Number 14
Up until its sequel came out and shut everyone up, this was commonly agreed upon as the worst film to come from the studio. I can hardly say I wasn't of the same mentality, but my view was always a bit more optimistic in comparison. If this was the worst film your company had made, you were obviously doing something right. No doubt it was derivative, overlong, and a bit more for kids than it was for adults, John Lasseter's return to the director's chair nevertheless possessed genuine enthusiasm for the world and the characters that it had established. There was such a charming innocence in the approach to the project, showing some great culture and tribute to the soulful and forgotten ghost towns left in the dust due to the rise of interstate roads, as well as utilizing some thrilling race sequences, and even if its characters didn't possess the same depth we'd come to associate with Pixar, a good deal of them were still charming to behold, even Mater before he became Pixar's Jar Jar Binks. But more importantly, it still held those classic Pixar moments of subtlety and deep introspect, from a thoughtful montage of Radiator Springs' downfall set to James Taylor's "Our Town", to the noble ending that values human (or motor) connection and good sportsmanship over fame and glory. It's a very touching moral to end on, and it's a shame they had to ruin it with the sequel. Hopefully the third film won't be nearly as dreaded.

Number 13
The Good Dinosaur
As much as I fully admit to liking this movie, I most likely will never be able to get over how much potential the studio squandered when making it. Countless times animation studios have attempted to make a realistic, documentarian dinosaur movie in the vein of Walking with Dinosaurs, and countless times those same studios betrayed it by having them talk. Which is why I find myself disappointed that The Good Dinosaur, Pixar's first box office failure, fell victim to the same pitfall by having full voice-overs, because if any studio could have pulled this project off, it was Pixar. The seeds are certainly there, as many of the best moments in the film are those based in silence, using only the natural sound design, ambiance, and music as background accompaniment to the powerful character designs and expressions. Even Sam Elliot as a T-Rex rancher can't help me overlook that issue. Still, never let it be said that The Good Dinosaur isn't a gorgeous film, possibly the most photo-realistic film the studio has ever produced, and even the cartoonish character designs are still some of the most thoughtful and expressive of their resume. It's a very sweet adventure whose heart is in the right place, making great use of its leading duo of a dinosaur and his boy, and even a few tearjerking scenes that pack a wallop. I may never forgive the wasted potential, but I won't lose sleep over it either.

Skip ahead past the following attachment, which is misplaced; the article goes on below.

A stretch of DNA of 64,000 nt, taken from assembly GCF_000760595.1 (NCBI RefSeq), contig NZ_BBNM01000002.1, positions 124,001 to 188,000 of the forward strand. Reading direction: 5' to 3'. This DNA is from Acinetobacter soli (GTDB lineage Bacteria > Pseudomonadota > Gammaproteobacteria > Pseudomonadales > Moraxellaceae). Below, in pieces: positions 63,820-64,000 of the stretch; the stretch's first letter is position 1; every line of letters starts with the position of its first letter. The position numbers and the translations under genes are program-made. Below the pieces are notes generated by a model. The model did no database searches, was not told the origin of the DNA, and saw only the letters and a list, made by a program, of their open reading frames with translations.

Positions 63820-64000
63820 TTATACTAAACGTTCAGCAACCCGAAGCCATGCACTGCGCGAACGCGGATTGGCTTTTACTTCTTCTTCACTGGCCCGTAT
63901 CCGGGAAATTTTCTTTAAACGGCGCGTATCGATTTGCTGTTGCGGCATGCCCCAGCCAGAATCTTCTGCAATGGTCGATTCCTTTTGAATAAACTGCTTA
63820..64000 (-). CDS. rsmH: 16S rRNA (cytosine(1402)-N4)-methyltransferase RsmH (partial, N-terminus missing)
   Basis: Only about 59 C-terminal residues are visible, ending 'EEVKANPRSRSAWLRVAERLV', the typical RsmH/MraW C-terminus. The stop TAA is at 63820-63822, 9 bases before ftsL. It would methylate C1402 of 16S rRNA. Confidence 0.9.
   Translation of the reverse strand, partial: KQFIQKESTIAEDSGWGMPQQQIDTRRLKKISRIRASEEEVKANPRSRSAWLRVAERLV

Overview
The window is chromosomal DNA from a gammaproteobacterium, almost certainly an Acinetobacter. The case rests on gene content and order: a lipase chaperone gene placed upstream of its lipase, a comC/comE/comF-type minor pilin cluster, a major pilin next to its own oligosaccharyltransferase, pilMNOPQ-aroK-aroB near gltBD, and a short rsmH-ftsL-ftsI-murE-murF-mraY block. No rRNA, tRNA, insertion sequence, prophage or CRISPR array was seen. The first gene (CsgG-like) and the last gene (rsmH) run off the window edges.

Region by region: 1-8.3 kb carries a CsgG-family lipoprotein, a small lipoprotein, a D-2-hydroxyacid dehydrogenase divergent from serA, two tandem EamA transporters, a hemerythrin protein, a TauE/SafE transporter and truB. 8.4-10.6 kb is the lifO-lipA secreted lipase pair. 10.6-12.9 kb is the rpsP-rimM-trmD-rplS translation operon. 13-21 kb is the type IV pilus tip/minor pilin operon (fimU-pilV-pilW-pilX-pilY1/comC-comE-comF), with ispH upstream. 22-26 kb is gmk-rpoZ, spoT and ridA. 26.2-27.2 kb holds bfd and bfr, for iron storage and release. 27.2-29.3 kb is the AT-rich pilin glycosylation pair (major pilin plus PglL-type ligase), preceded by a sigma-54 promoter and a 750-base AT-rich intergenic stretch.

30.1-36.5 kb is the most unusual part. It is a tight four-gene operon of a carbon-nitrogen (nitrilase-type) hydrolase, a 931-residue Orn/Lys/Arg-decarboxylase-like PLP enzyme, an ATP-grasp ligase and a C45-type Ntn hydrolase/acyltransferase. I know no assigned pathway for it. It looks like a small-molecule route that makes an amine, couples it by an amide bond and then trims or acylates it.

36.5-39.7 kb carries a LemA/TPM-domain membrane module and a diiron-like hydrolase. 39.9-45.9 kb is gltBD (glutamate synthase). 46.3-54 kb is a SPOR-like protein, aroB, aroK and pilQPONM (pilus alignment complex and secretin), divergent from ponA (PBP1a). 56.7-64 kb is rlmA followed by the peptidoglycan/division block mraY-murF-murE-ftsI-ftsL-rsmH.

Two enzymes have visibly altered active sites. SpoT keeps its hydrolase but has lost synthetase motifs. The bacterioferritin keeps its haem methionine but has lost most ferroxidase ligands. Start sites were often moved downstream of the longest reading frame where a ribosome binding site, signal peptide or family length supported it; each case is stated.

Number 12
A Bug's Life
"Second Product Syndrome", a phrase used by Pixar co-founder Steve Jobs, is a condition often seeing studios hitting great first success, but failing to understand what made that product so great to begin with, often seeing said companies fall into obscurity and closure after their failed follow-up. It was a scary possibility to think of when Pixar took on their eventual post-Toy Story project, but thankfully A Bug's Life still kept true to the spirit of what made Pixar the standout they'd been built up to be. Essentially a mix between The Magnificent Seven and The Three Amigos, what A Bug's Life may have lacked in Toy Story's refreshing originality and depth, it more than made up for with great character interaction and pure, unabashed entertainment value. One of the funnier films the studio has ever made, so much of the movie's charms and great laughs are owed to the energy and tenacity of main character Flik, and the brilliantly matched chemistry of the numerous circus bugs mistaken for warriors. It's these characters and these unique personalities that anchor the film, and while its villains are two-dimensional, at least Hopper makes for a humorously deadpan and menacing tyrant, voiced with relish by Kevin Spacey. It's just a fun, adventurous epic of miniature proportions.

Number 11
Monsters, Inc.